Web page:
Arkansas governor is ho hum, but highway program worries others

| Wednesday, February 07, 2007

Gov. Mike Beebe has said a new highway program is not a major concern for him this year, the News Bureau reported. Meanwhile, other officials in Arkansas pursuing more money for transportation are preparing to revisit an effort to use bonds to foot the bill for roadwork.

State Sen. Bobby Glover, D-Carlisle, said he was part of a group preparing legislation similar to a failed 2005 proposal to renew a $575 million highway bond program voters initially approved in a 1999 referendum. Glover and his group want to take the issue before voters in time for the 2008 election, the Northwest Arkansas Times reported.

The proposal would include a provision to allow voters from time to time to cancel the program if they decide they don't like the path it is taking.

Glover released aspects of the proposal after Dan Flowers, director of the Arkansas Highway and Transportation Department, gave a grim forecast for road funding in the state.

Flowers recently indicated the state has about $19 billion in highway needs during the next decade. He said the state has $4 billion in anticipated revenue, the Arkansas News Bureau reported.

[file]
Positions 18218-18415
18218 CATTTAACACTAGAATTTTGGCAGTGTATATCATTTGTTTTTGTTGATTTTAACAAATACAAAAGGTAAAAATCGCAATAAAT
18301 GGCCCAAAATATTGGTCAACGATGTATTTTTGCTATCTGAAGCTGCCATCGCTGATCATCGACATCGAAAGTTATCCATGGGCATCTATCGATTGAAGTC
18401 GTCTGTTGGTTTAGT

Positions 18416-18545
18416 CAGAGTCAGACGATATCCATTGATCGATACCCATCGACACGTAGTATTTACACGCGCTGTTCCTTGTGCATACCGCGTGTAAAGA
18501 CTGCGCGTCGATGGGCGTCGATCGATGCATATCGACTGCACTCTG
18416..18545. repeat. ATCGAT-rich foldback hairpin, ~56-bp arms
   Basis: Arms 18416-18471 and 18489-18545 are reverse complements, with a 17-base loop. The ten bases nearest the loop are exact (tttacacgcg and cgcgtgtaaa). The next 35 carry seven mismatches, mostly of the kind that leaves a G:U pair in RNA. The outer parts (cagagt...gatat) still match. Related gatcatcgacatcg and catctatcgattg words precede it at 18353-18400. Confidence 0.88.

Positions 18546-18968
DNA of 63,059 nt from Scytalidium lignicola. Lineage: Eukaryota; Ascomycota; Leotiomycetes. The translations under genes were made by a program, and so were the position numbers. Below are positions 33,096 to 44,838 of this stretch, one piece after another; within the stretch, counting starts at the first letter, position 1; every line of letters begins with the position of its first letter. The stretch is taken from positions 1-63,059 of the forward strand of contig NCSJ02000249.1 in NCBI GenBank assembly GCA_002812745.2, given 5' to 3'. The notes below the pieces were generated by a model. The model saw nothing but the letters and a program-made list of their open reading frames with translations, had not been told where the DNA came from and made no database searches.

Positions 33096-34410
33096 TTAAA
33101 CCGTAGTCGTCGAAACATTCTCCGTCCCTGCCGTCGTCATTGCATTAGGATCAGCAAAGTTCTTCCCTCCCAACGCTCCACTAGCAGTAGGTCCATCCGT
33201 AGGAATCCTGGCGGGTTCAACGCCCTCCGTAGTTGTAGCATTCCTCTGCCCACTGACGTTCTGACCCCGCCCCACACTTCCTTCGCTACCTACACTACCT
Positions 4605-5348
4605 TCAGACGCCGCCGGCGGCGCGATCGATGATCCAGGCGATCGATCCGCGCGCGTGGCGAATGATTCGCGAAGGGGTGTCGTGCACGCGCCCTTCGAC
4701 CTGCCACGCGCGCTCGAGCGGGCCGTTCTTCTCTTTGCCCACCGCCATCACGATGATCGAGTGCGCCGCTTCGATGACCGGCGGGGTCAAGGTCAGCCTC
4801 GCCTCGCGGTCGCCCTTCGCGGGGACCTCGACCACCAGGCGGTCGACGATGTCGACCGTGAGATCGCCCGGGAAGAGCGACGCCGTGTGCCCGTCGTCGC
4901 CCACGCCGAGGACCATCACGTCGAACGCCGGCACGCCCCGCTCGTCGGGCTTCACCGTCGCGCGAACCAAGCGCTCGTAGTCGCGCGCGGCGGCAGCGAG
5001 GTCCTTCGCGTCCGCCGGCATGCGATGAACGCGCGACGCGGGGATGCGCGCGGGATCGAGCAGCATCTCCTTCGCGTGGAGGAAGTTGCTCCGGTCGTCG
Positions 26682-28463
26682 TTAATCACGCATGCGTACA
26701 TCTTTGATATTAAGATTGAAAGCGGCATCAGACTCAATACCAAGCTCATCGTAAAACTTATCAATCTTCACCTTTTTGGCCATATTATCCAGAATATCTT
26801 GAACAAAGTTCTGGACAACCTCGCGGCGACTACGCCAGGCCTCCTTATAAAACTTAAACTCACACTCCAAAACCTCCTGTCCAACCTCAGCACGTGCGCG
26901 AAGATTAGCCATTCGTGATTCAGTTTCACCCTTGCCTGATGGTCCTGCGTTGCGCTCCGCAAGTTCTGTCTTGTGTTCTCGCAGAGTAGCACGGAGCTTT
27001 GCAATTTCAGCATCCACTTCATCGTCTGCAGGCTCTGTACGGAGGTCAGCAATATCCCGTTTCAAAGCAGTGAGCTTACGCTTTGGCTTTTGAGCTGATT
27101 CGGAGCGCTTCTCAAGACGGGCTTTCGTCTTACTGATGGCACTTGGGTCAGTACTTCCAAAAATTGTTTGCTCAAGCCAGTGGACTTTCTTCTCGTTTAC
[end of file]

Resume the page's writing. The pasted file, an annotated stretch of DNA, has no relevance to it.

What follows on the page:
Flowers, along with Highway Commission Chairman Jonathan Barnett, said the per-gallon tax on diesel, gas and other fuels is flat. They said there isn't enough money being generated through the tax to meet the department's maintenance needs.

The forecast has led highway officials and lawmakers to consider such measures as dedicating sales tax paid on road-user related items to state highways, county roads and city streets.

The proposed new bond program would allow the state to borrow money against the federal transportation dollars that come each year to pay for construction. The sale is based on the assumption that federal funding in future years would pay off the bonds. This allows the state to get money needed up front.

In the end, what can be accomplished this year to pay for roads in the state is unclear.

 

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